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2010 Mock Draft #2

Here’s the first spring edition of my 2010 mock:

1. Washington Nationals – Bryce Harper, C, CC of Southern Nevada – I’ve seen a couple of inferences that Harper has somehow fallen off from the number one slot, most recently here by BP’s Kevin Goldstein. I just don’t see it happening. Harper’s got the best tools for stardom by a landslide in this class, and the money shouldn’t be an issue too big to overcome. He’s going to mash as a 17 year-old JUCO player this spring, and the doubters will be silenced. Previously: #1.

2. Pittsburgh Pirates – Christian Colon, SS, Cal State Fullerton – For all the talk of Jameson Taillon and Anthony Ranaudo, I see the Pirates sticking to their 2009 script, when there wasn’t a clear-cut best player available to them at their selection. All things being equal, they’ll choose the hitter, and Colon’s the best on the board here. There’s a method to their madness, as they were able to add quality arms in Victor Black, Brooks Pounders, Zack Dodson, Zack Von Rosenberg, Trent Stevenson, Colton Cain, and Jeff Inman, while still picking Tony Sanchez a year ago. Previously: #4.

3. Baltimore Orioles – Jameson Taillon, RHP, The Woodlands HS (TX) – Taillon’s the clear-cut best prep arm at this point in time, and if he drops here, I don’t see the Orioles passing him up. To most teams, Taillon would be the best player available after Harper and Colon, with Ranaudo being the other option. I see the Orioles opting for the higher-ceiling arm and picking Taillon. Beware the Rice commitment, though. He could end up as Gerrit Cole version 2010. Previously: #3.

4. Kansas City Royals – Anthony Ranaudo, RHP, LSU – Ranaudo’s made a bold move by selecting Scott Boras as his advisor heading into his draft year. Having attached his name to Boras means he needs to have a dominating junior year to sit this high in the draft, where teams know they’ll be extorted for every penny by Boras. Don’t get me wrong, Boras is only doing his job, but the pressure now on Ranaudo to perform to the high expectations is magnified. I think he’ll do just fine, and the Royals will have no qualms about paying him. Previously: #2.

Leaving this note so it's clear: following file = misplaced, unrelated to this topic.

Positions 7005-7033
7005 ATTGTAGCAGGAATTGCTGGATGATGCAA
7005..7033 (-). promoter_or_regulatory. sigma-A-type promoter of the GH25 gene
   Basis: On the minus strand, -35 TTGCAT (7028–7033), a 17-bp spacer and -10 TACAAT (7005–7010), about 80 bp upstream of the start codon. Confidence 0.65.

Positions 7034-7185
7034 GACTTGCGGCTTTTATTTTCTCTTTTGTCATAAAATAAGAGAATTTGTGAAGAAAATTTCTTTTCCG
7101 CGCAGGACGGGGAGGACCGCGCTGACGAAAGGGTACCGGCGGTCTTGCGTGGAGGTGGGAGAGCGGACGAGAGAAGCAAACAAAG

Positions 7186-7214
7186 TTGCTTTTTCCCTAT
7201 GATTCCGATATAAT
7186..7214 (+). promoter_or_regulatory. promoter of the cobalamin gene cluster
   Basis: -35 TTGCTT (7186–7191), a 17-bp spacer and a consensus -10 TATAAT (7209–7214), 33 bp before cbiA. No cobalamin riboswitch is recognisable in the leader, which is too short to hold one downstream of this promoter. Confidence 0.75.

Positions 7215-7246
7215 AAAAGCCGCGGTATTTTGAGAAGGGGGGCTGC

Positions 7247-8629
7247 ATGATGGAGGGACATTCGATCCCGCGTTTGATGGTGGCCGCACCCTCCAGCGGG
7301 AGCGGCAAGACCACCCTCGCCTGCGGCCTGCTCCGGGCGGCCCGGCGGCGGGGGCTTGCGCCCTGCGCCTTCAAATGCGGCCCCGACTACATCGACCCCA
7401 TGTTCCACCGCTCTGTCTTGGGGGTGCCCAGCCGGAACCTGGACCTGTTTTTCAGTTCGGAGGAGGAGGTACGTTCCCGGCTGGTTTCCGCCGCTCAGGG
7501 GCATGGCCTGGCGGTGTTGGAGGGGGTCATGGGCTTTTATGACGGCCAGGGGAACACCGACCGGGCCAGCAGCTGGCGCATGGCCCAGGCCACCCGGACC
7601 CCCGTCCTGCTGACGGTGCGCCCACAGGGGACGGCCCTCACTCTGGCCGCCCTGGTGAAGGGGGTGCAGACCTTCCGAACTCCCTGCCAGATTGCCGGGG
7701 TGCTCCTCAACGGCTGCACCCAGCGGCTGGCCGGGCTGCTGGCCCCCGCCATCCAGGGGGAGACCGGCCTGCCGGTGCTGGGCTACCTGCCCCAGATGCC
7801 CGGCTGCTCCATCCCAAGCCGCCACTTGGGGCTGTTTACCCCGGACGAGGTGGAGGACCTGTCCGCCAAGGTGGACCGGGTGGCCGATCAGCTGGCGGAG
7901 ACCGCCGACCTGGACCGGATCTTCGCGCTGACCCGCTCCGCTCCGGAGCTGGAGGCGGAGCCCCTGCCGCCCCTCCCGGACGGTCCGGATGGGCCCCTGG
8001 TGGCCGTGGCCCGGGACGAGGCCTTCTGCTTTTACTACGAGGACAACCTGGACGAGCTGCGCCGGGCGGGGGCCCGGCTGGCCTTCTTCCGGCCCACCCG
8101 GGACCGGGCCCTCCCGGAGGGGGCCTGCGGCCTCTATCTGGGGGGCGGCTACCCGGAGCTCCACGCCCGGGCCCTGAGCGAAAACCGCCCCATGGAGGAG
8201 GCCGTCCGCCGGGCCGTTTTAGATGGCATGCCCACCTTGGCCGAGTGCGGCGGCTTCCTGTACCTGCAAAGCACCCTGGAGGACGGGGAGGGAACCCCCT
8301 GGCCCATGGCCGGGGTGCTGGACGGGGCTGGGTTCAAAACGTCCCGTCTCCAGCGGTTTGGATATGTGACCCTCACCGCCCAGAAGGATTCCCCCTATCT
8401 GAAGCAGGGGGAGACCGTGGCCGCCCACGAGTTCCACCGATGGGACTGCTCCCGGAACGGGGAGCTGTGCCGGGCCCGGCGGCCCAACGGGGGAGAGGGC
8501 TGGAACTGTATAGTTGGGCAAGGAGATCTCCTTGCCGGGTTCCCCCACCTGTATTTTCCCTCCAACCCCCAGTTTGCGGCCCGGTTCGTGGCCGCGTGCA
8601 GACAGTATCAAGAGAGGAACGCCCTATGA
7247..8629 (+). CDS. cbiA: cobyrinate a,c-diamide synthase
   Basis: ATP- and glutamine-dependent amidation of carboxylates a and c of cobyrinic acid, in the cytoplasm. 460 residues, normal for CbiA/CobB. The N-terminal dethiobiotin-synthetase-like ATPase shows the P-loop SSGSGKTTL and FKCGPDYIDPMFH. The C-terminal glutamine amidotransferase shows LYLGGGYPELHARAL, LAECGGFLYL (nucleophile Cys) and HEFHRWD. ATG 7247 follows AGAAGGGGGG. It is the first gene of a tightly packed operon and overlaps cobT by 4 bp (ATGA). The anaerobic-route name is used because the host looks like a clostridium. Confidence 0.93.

5. Cleveland Indians – Zack Cox, 3B, Arkansas – This is a tough pick to handicap. The Indians went with a clear best player available pick in 2009 with Alex White, and they paid over slot for the first time in a few years. Some might argue that Cox is just more of the Beau Mills/Lonnie Chisenhall picking from the past, but Cox has the highest upside of any college bat in this draft. His price tag may be a bit high as a draft-eligible sophomore, but I don’t expect him to get much more than slot at such a high pick. This pick could be similar in fashion to picks by Pittsburgh and Baltimore from a year ago, saving some budget money for later rounds. Previously: #8.

6. Arizona Diamondbacks – A.J. Cole, RHP, Oviedo HS (FL) – The Diamondbacks haven’t chosen a high school pitcher in the top round (or supplemental round) since Jarrod Parker in 2007, and Cole’s arm is in that same category. Picking this high, Arizona has to hit with this pick, as they don’t have any extra picks to fall back on this year. They need high-ceiling arms in their system, and Cole’s got a special one. I haven’t heard anything about Cole’s signability yet, so this is definitely a constantly changing pick. Previously: #6.